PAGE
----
For those clients you know to be affected (the litigation client in our scenario), you must alert them. This puts them on notice to improve their own security and be extra vigilant.

They can also choose to be placed on a protective register, so the criminals have a very hard time using their details to raise funds from financial institutions. You can always offer to pay the 2 year fee of £25. Details here.

5. Report to regulators

Two reports are likely:

  • Information Commissioner’s Office (ICO) – any personal data that has been accessed through the attack is now in the hands of the criminals. This may include bank account details, addresses and other sensitive information. The risk to clients is high – the fraudsters may use this information to target your clients in the future or sell the data. The ICO self assessment tool is available here. Don’t forget the 72 hour time limit for reporting.
  • SRA – if you have decided to report to the ICO, the attack is probably also serious enough to report to the SRA. It’s likely that confidential client information is now “out in the wild”. Although you are unlikely to be hauled over the coals for being the victim of a cybercrime, SRA will want to know what steps you are taking to mitigate the risk and how serious the breach is. They also publish warnings through their Scam Alerts.

6. Notify other clients and third parties

Other than the immediately affected clients, you may need to notify other affected parties. Sometimes IT security teams cannot be certain that the rest of the firm’s data is unaffected. Which means you may have to make a difficult call on whether to draw attention to the hack.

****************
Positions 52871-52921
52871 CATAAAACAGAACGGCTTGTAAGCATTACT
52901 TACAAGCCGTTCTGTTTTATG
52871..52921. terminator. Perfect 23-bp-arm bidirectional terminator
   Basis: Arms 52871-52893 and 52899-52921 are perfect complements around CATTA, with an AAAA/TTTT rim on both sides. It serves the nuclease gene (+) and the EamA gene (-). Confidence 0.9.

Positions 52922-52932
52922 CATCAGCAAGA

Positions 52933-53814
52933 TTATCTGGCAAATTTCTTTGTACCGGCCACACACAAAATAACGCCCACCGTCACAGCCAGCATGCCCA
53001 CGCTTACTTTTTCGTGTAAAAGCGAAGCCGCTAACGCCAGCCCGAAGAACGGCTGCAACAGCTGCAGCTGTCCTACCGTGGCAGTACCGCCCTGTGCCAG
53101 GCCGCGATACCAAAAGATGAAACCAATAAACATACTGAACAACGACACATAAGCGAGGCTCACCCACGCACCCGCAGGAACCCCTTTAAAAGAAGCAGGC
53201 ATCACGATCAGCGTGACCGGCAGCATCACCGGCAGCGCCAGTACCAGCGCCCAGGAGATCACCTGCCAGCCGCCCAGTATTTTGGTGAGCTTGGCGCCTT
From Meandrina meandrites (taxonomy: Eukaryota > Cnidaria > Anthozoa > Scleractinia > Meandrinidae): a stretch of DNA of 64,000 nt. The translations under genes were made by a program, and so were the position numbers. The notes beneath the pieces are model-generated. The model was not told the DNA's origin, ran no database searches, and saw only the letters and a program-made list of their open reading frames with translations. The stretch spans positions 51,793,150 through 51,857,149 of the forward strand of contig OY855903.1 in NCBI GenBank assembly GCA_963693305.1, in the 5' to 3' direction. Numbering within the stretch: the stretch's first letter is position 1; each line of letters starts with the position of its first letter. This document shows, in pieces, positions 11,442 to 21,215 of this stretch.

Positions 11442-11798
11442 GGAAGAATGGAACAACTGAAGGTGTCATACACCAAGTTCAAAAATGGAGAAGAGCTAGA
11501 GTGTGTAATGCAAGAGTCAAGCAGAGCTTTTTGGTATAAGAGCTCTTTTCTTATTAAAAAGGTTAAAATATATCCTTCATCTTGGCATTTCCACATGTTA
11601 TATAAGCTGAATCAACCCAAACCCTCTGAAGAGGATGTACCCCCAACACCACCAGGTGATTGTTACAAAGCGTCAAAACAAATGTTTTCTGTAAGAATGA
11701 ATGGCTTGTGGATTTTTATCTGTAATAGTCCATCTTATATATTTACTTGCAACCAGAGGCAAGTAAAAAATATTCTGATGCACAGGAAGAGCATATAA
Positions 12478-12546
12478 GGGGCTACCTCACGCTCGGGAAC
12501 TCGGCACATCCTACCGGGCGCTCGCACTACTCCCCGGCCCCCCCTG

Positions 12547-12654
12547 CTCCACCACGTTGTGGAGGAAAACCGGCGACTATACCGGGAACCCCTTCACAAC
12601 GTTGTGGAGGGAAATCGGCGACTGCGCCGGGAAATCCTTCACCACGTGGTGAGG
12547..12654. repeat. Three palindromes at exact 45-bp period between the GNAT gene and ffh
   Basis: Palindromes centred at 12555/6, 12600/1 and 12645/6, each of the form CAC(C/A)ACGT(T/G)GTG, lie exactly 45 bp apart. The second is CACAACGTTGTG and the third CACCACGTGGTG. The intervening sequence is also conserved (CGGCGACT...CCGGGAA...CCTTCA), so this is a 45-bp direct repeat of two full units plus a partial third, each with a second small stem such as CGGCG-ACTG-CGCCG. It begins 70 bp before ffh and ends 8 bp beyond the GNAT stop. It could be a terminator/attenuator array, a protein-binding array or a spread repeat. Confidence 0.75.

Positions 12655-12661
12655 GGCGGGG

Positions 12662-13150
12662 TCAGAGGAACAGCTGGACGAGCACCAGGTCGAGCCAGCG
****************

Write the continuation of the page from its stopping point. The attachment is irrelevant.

You could do this personally by letter or email, or cast the net wider with a website notification or, in extreme cases, a press release.

Hopefully you can include assurances that your systems picked up the issue and prevented harm. Maybe include any additional steps you have taken to reduce the risk of this happening again.

7. Insurance notification

If there’s no loss, you shouldn’t have to notify professional indemnity insurers, right? There are two reasons why you might want to in any event:

  • A notification will cover you in case something has slipped through the net and there is a future claim to be made.
  • It’s an opportunity to explain how well your systems worked in identifying the issue, and how organised your response was. That can’t hurt.

8. Review systems

The immediate threat has gone. It’s time to reflect on how worse it could have been and what you should do to improve your cyber security.

At this point, lots of firms start seriously considering the government-back Cyber Essentials scheme.

9. Update training

Don’t let a good emergency go to waste! Whilst it’s still fresh in everyone’s mind, make sure your team is up to speed with your IT security policies and best practices.

Some firms regularly send round thwarted examples of phishing scams to educate staff. As the fraudsters get more sophisticated and they find new ways to entice us to click a link, this will become increasingly important.

10. Get cyber insurance

Cyber attacks are sadly a fact of life and insurance is a cost of doing business. If you don’t know whether your PII policy adequately protects the firm against the latest threats, speak to your broker.

We have access to standalone policies, which often provide much better coverage and specific disaster recovery services. Contact us for more information.